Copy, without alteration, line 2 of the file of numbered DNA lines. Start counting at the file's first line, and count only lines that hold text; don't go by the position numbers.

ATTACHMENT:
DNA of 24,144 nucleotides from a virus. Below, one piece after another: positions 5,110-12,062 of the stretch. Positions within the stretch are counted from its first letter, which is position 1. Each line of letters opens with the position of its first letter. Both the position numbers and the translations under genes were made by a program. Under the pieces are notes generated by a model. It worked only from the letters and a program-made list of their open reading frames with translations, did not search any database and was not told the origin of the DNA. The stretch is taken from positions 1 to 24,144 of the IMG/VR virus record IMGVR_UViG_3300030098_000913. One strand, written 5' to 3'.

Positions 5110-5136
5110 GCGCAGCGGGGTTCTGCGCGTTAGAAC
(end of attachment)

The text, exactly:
Positions 5110-5136